Reviewed: March 28, 2011
Genre: Contemporary Romance
Series: N/A ~ Non-Series
Rating: 3.5 stars
Length: 384 Pages
Formats: Paperback, Kindle, Nook
When Lacey Terwilliger finds out that her husband of eight years is cheating on her with his secretary, she fights back. For eight years she's been the little woman, the housewife dedicated to her husband's career and their social standing, chairing causes, setting up lunches and meetings, doing whatever she could and whatever he asked to further his career. And when she thinks about it, she can't even say she was happy in the marriage. She was consumed by it. So to have her husband become such a tragic cliche blows her world apart...then ignites her temper.
In a fit of well-deserved fury, she emails every single friend, client, and family member with the monthly newsletter that she writes for her husband. Except this one is a heck of a lot more...newsworthy.
When that letter goes viral, everything in Lacey's life pretty much hits the fan. She leaves her husband, but the ensuing media frenzy forces her to leave town. People hate and are embarrassed by her, her soon-to-be ex-husband is suing her, and her own father is giving her the cold shoulder. She slips away to her lakeside cabin to lick her wounds, only to find surly, unfriendly neighbor Lefty Monroe, who is ready to bite her head off every time he sees her.
At first it didn't seem like the second phase of her life was off to a very auspicious start, until Lacey realizes that the very thing that got her into this mess to begin with, her writing, could be exactly what gives her a new chance at life...and love.
Written with Molly Harper's quirky sense of humor, And One Last Thing ... is a light, humorous chick lit read. It was nice to see Harper transition into a non-paranormal genre. I appreciate her sense of humor and enjoy her technical skill and writing style.
I hesitate, though, to consider this a romance novel, as it spoke louder to me as light woman's fiction. I was more compelled by Lacey's evolution from a woman who defined herself by her husband's career to a woman who found her independence and blossomed. The romance was more of a subplot in that regard and while I enjoyed Monroe and liked him and Lacey together, the evolution of their relationship hit a few sour notes with me. There were a few times when Monroe's reaction to some of Lacey's actions and decisions seemed a bit...over the top or overly vehement.
The humor in the book was a bit more muted than I'm used to from Harper. It was a less comedic read than either her Jane Jameson or Naked Werewolf series. But maybe that's just my impression because I sympathized with the betrayal to such a degree. I wasn't thrilled at Lacey's father's lack of support, though, or how often Lacey got smacked on the hand for posting that letter, and the entire town turning against Lacey seemed a little much.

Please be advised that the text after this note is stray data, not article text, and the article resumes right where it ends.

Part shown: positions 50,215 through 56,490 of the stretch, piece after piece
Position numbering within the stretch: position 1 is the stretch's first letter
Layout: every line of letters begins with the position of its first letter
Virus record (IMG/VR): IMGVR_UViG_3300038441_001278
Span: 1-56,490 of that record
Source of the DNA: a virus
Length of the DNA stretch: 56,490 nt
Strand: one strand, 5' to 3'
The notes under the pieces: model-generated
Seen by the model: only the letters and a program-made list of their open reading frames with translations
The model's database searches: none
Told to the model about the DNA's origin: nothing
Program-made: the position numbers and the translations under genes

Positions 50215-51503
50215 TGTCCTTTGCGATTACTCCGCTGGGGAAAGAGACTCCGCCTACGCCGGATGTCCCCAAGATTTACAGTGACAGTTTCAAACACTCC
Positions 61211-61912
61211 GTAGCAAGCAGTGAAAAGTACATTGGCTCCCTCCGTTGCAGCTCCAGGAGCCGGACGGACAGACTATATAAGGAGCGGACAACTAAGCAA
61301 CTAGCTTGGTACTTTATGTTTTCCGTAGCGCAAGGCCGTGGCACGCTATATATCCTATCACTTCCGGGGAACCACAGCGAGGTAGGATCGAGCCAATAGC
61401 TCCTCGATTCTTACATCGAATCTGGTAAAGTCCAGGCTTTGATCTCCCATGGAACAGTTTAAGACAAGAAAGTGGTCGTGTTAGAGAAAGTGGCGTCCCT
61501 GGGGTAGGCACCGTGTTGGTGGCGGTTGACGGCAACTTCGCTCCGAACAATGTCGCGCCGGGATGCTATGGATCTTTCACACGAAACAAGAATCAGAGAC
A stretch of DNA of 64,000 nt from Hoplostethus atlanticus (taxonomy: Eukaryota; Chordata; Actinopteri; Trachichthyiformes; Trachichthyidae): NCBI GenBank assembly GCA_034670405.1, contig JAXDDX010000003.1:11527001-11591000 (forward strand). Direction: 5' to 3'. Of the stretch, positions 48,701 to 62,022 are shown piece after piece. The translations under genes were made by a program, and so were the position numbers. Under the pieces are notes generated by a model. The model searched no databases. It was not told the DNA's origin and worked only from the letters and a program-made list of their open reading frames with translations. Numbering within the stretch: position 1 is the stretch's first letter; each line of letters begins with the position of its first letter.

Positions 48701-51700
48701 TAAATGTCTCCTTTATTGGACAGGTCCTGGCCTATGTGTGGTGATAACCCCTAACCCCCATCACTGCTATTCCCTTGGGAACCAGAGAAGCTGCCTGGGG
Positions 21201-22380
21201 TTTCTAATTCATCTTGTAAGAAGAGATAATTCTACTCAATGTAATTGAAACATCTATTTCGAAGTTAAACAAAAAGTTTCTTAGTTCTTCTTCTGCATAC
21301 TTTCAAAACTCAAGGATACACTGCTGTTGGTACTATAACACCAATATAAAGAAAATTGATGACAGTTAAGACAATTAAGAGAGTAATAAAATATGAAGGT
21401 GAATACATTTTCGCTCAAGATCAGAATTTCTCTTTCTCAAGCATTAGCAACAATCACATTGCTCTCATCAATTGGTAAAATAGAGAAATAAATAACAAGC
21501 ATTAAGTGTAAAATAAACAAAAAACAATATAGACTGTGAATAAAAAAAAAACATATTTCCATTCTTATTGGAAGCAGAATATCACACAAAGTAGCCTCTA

Actually, this is one of those books that I can appreciate for the skill with which it's written, but isn't to my personal taste. The romance seemed secondary to Lacey's post-letter awakening and as the narrative is told in a first person point of view (never a preference of mine for romance), I didn't get the sort of insight into Monroe that would have really fleshed him out as a romantic lead.
I wasn't pleased with the reaction Lacey got for writing that letter nor was I thrilled with the direction of the book from there. All of the reactions to Lacey seemed so extreme, and the backlash for writing the letter so negative, I found it upsetting instead of humorous. Where were the Lacey supporters? Where were the women who admired her for doing what they wished they had done or could do? Was it just Maya? That's depressing. True, it's very southern in that accepting-whatever-crisis-comes-your-way-just-don't-make-a-scene sort of way, but I subscribe to the other southern way of handling a cheating spouse: gator bait.
In the end, I just didn't feel like the story went in the direction my tastes and preferences lie, and the romance wasn't as large a part as I would have preferred. It's a good book, but it just didn't speak to me personally. I can't wait for Harper's next Naked Werewolf book, though. It's been a while since I've laughed as often as I did when reading How to Flirt with a Naked Werewolf and I can't wait to see what the little psycho Maggie has up her sleeve.
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